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Supreme Court opens March Term amidst jammed Docket

LINA/Benjamin S. Taingay
Supreme Court's Chief Justice, Francis Korkpor
Supreme Court's Chief Justice, Francis Korkpor

MONROVIA, LIBERIA- Chief Justice, Francis Korkpor, has revealed that the Supreme Court’s docket still remains overcrowded for its October Term, despite rendering opinions in 34 cases during the March Term.

Chief Justice Korkpor did not disclose the exact number of cases currently on the Supreme Court’s docket, but expressed concern about its over crowdedness.  

He made the statement at the Temple of Justice in Monrovia Monday, October 10, 2016, during the formal opening of the Court for its October Term.

The Chief Justice said: “The cases decided were just drops in the bucket,” and attributed the situation to requirements by Article 20 of the 1986 Constitution.”

Article 20 of the 1986 Constitution provides the right of appeal from judgments, decrees, decisions, and rulings of courts, as well as administrative boards, or agencies except where the Supreme Court shall be held inviolable.

“It is highly improbable that the high court will be exhausted in any term, given the requirement that all appeals be passed upon by it, especially when it has just five justices,” Justice Korkpor also said.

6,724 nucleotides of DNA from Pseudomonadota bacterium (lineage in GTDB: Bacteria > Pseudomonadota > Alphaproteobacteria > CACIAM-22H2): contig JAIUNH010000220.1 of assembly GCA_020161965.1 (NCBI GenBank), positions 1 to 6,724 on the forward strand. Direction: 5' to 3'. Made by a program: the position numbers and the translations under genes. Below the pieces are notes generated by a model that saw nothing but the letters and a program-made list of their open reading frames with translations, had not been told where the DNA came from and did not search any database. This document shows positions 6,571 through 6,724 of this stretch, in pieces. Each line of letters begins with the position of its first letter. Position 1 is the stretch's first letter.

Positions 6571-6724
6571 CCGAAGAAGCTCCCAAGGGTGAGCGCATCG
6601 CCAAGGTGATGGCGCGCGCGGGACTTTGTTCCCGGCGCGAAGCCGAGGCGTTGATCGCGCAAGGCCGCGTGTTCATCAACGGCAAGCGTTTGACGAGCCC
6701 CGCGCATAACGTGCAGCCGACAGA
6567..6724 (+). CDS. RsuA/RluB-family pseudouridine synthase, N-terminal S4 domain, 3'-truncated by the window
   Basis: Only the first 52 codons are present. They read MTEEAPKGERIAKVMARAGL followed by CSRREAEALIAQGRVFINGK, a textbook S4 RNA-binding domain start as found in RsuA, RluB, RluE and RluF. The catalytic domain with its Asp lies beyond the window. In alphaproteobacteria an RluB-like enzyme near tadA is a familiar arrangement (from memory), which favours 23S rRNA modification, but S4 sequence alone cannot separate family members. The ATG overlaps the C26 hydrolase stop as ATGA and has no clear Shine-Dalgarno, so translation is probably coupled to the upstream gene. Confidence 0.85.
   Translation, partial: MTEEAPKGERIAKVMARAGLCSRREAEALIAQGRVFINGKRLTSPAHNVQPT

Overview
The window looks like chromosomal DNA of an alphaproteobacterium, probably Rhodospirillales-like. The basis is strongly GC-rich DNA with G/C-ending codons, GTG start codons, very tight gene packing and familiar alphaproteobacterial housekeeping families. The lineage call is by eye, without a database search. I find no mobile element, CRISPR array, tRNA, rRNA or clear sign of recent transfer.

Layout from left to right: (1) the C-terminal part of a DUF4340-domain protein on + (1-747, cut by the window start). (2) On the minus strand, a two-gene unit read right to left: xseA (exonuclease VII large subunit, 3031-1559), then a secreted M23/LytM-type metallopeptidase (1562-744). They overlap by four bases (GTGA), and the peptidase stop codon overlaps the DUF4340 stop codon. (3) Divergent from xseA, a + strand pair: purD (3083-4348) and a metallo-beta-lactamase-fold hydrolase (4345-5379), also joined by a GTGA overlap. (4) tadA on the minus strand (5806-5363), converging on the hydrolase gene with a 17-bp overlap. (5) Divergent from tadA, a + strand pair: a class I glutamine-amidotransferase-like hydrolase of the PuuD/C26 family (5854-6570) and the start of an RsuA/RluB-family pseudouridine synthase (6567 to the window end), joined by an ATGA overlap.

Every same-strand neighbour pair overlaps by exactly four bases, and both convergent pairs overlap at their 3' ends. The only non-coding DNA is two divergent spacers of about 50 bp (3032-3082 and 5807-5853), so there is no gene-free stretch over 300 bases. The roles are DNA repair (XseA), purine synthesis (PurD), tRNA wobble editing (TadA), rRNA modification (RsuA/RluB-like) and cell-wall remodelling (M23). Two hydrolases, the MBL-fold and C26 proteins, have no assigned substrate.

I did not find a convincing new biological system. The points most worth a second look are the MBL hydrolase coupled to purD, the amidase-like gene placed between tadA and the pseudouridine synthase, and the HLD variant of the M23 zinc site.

“The overwhelming view, to address docket overcrowding, is the creation of appellate courts to deal with appeals of general nature for the high court to hear and decide appeals, mainly in constitutional matters.”

He recalled the creation of appellate courts by Associate Justice, Kabineh Janeh, when he addressed the National Law Day program on May 6 in the Banquet Hall of the Temple of Justice.

The Chief Justice Korkpor then lauded the UN Mission in Liberia for boosting the Judiciary’s reform initiative by building, rehabilitating and helping the Supreme Court to train judicial staff, including judges and layers.

In remarks, the President of the Liberia National Bar Association, Moses Paegar, praised Justice Korkpor for acknowledging the essence for the establishment of the Appellate Courts of Liberia.

According to Cllr. Paegar, the establishment of this court has been seen by many as one of several measures, adding: “There is no gainsaying, the most important of them necessary for decongestion of the age-old overcrowded docket of this honorable Court.”

“The Association has already constituted an Appellate Court Drafting Committee, headed by Cllr. David Jallah to draft the appropriate legislation for passage by the National Legislature,” Cllr. Paegar said.

The occasion was graced by Vice President, Joseph Boakai, River Gee County Senator, Conmany Wesseh, and U.N. Deputy SRSG, as well as Counselors, the diplomatic Corps, the media, among others.
 

 


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